Agee was an ardent champion of Charlie Chaplin's then extremely unpopular film Monsieur Verdoux (1947), which has since become a film classic. He was also a great admirer of Laurence Olivier's Henry V and Hamlet, especially Henry V, for which he actually published three separate reviews, all of which have been printed in the collection Agee on Film.
In 1951 in Santa Barbara, Agee suffered the first two in a series of heart attacks, which ultimately claimed his life four years later at the age of 45. He died on May 16, 1955 while in a taxi cab en route to a doctor's appointment -- coincidentally two days before the anniversary of his father's death. He was buried on a farm he owned at Hillsdale, NY.
Agee's contribution to Hunter is shrouded in controversy, and the claim has been raised that the published script was actually written by the film's director, Charles Laughton. Reports that Agee's screenplay for Hunter was incoherent have been proved false by the 2004 discovery of his first draft, which although 293 pages in length and overwritten, is scene for scene the film Charles Laughton directed. The first draft is yet to be published, but it has been read by scholars - most notably Prof. Jeffrey Couchman of Columbia University, who published his findings in an essay, "Credit Where Credit Is Due."
Also false are the reports that Agee was fired from the film. Laughton, whatever his displeasure at having to deal with such a large script with only five weeks before the start of principal photography, renewed Agee's contract and directed him to cut it in half, which Agee did. Later, apparently at Robert Mitchum's request, Agee visited the set to settle a dispute between the star and Laughton. Letters and documents located in the archive of Agee's agent Paul Kohner bear this out - they were brought to light by Laughton's biographer Simon Callow, whose BFI book about The Night of the Hunter sets this part of the record straight.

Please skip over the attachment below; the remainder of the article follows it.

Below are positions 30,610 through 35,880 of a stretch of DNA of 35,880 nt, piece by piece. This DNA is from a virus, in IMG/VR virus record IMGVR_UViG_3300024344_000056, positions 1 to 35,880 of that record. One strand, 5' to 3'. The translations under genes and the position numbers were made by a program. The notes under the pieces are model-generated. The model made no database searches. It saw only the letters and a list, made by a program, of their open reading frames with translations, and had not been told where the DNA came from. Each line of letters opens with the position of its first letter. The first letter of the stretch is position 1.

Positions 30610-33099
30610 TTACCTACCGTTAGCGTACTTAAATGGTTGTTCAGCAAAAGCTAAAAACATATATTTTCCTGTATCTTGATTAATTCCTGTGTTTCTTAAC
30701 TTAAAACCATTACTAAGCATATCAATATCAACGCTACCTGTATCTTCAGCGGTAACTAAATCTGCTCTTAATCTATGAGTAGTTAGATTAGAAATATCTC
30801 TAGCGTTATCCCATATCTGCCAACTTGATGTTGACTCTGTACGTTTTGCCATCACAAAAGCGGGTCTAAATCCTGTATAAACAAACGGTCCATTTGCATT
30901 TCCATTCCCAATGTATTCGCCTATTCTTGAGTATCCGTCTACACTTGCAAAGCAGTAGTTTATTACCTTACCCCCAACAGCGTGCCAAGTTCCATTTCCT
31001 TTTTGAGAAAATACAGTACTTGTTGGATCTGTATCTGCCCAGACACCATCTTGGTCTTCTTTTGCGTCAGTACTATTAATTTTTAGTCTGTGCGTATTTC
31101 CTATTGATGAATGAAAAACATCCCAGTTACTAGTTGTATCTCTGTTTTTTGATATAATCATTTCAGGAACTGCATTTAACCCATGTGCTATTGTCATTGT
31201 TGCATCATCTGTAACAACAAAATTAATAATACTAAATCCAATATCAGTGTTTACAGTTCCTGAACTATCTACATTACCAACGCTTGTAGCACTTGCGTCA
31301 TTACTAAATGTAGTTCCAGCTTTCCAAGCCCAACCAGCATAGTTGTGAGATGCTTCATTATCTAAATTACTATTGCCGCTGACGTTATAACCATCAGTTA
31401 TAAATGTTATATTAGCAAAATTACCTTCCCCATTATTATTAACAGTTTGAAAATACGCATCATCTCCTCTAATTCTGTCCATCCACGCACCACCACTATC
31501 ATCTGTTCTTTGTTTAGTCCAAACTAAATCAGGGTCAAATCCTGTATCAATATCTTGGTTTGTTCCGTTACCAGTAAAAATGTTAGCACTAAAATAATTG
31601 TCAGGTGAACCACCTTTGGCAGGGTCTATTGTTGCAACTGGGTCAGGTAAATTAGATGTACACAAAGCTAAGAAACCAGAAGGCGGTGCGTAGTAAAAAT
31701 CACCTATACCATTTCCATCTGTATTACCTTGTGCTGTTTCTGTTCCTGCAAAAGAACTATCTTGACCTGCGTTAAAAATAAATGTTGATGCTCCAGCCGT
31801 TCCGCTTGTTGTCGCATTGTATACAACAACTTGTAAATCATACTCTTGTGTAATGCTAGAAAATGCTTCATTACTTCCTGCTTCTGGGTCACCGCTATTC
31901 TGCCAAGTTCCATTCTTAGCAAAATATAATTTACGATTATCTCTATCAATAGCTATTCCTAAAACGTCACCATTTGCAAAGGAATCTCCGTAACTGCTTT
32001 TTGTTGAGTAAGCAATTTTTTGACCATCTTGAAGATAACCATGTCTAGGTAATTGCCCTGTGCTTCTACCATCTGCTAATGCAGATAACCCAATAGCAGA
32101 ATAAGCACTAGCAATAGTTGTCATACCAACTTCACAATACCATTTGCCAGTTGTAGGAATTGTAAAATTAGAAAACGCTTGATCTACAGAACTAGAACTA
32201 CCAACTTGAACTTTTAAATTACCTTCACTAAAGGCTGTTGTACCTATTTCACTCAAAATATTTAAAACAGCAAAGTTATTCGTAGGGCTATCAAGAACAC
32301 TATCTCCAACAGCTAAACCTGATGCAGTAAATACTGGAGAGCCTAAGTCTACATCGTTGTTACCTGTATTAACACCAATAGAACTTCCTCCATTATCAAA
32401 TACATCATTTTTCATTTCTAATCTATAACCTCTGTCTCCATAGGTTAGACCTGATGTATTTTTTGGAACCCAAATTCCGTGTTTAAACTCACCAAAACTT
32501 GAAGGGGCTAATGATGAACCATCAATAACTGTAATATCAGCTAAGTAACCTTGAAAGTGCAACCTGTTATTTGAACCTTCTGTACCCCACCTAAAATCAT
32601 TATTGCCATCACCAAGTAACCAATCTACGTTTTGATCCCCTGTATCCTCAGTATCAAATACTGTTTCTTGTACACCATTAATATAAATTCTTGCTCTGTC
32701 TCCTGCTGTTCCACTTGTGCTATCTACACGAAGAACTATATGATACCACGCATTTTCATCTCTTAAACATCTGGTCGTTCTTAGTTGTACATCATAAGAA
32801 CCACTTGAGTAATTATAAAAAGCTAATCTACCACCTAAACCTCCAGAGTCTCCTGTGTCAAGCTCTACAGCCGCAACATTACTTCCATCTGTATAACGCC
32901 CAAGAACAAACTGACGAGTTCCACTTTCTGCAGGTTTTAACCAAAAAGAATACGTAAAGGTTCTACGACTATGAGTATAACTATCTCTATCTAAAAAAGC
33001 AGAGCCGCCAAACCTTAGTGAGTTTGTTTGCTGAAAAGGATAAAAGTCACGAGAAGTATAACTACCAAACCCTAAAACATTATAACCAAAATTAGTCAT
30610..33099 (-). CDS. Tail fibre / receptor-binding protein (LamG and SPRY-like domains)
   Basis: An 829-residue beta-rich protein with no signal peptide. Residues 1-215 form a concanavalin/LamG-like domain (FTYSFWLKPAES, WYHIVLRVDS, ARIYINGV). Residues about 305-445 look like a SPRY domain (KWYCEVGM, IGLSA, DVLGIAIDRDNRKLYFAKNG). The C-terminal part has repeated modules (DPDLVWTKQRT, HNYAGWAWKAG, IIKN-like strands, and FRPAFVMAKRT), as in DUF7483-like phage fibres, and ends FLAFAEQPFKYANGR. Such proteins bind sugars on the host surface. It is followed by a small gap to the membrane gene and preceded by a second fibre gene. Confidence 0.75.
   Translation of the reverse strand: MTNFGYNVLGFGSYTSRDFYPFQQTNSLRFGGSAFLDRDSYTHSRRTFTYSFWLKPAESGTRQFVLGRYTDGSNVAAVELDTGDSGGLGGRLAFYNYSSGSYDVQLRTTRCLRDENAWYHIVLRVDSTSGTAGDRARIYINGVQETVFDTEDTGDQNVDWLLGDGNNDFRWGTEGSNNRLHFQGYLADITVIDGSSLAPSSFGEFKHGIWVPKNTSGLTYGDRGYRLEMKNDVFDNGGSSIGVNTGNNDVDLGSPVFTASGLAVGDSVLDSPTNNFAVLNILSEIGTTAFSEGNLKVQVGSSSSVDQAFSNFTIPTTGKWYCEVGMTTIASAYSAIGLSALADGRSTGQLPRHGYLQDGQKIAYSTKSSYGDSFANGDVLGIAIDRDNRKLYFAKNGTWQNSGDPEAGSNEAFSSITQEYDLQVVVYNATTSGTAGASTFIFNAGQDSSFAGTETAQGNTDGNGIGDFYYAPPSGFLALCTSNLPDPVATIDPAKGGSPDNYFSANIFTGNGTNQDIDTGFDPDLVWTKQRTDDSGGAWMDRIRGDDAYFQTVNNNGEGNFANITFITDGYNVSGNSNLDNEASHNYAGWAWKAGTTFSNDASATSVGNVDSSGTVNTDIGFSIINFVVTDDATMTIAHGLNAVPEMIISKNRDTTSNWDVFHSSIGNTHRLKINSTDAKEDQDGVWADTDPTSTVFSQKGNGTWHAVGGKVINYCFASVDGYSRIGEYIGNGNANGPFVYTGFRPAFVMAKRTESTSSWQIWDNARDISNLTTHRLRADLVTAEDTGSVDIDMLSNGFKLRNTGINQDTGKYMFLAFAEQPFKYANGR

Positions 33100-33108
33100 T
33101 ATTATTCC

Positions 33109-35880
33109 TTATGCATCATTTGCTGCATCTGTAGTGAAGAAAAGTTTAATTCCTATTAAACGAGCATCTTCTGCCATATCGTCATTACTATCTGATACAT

Agee's reviews and screenplays have been collected in Agee on Film, which has been controversial not only because of the allegations concerning The Night of the Hunter, but because one of the Time reviews included in the first volume (of the film Roxie Hart) was not written by Agee.
Agee's book Let Us Now Praise Famous Men, ignored on its original publication in 1941, has been placed among the greatest literary works of the 20th Century by the New York School of Journalism and the New York Public Library. Samuel Barber has set sections of "Descriptions of Elysium" from Permit Me Voyage to music, including the song "Sure On This Shining Night"; in addition, he set prose from the traditionally included "Knoxville" section of "A Death in the Family" in his work for soprano entitled "Knoxville: Summer of 1915."
Grievous Angel: the unruly James Agee.(James Agee: Let Us Now Praise Famous Men, A Death in the Family, and Shorter Fiction)(Critical Essay)(Biography)
Nov 01, 2005; Discussed in this essay: James Agee: Let Us Now Praise Famous Men, A Death in the Family, & Shorter Fiction, edited by Michael...